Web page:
Mold on a non-living surface such as fiberglass or concrete is easy to handle – just use bleach or vinegar to kill it. Using them to kill mold on a living surface such as a plant leaf can cause serious harm to the plant. Instead, use sulfur fumigation to kill mold.
Fungal infections can strike all different kinds of plants, including indoor plants. If you spot fuzzy white mold on your plants' leaves, then you have a powdery mildew infection. Other forms of mold and mildew can also infect plants, especially in humid climates. While these fungal infections rarely kill plants, they are unsightly. Severe infections can stunt flowers and cause plants to drop leaves early, leading to a failure to thrive.
Sulfur prevents mold spores from germinating, so it brings a fungal infection under control by stopping its spread and gradually killing it. For sulfur fumigation, you'll need a device called a sulfur burner. It vaporizes sulfur and creates a cloud that engulfs plants, coating them and the mold. Sulfur fumigation works best in greenhouses or conservatory rooms because walls prevent the sulfur cloud from dissipating in the wind.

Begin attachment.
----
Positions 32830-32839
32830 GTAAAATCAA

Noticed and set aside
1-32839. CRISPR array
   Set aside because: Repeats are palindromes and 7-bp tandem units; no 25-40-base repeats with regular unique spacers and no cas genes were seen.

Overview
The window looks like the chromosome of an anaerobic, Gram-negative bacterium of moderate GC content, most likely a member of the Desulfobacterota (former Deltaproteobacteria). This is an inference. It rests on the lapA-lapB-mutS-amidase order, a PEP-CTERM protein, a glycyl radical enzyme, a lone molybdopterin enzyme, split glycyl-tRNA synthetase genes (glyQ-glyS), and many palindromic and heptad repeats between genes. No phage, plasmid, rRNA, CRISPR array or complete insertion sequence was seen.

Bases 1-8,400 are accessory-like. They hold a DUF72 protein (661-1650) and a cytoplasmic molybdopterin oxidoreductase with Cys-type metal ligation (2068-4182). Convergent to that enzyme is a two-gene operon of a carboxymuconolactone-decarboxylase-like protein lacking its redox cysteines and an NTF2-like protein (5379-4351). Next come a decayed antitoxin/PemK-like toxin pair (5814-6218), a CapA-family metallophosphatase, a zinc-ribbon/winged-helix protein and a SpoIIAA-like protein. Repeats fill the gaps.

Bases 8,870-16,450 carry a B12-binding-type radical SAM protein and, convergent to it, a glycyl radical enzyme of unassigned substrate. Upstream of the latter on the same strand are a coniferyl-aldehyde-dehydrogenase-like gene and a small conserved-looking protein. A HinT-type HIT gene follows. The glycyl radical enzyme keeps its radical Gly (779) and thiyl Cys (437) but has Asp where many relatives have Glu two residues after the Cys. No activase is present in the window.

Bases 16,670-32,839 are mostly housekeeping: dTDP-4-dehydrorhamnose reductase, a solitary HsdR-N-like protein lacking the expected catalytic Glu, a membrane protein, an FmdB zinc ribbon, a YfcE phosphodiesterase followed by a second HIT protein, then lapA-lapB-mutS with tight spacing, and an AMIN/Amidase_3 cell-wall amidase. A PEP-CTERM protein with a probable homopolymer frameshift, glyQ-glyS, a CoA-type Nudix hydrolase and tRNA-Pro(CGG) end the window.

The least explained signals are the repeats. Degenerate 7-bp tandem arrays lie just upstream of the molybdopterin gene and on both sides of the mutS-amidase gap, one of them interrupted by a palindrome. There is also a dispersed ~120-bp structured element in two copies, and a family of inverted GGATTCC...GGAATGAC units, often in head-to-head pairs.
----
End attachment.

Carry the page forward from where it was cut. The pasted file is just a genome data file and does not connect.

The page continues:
Take care when using sulfur fumigation to kill mold. The vaporized sulfur cloud won't hurt plants, but can hurt people who are exposed in the wrong way. The cloud can cause intense eye and respiratory inflammation. It can also cause skin irritation. Before using a sulfur burner, warn everyone to stay away from it, especially during the first hour of burn when the most sulfur is in the air. Wear long sleeves and a mask while operating the burner.
The first time you use the sulfur burner, let it run for about 10 hours. This ensures strong, extensive fumigation of mold infected plants. It's usually easiest run it over night. Wait a week, and if you still see mold on your plants, run the burner again for between two and four hours. Run it every five days until the fungal infection clears. Each time you run it, keep the door to the room closed and make sure that pets and children stay away.
Kay Wagers is a copywriter in Arizona and has worked for over five years for clients in a wide variety of industries. Wagers has contributed pieces to several fiction magazines and holds Bachelor of Arts degrees in English and in history from the University of Arizona.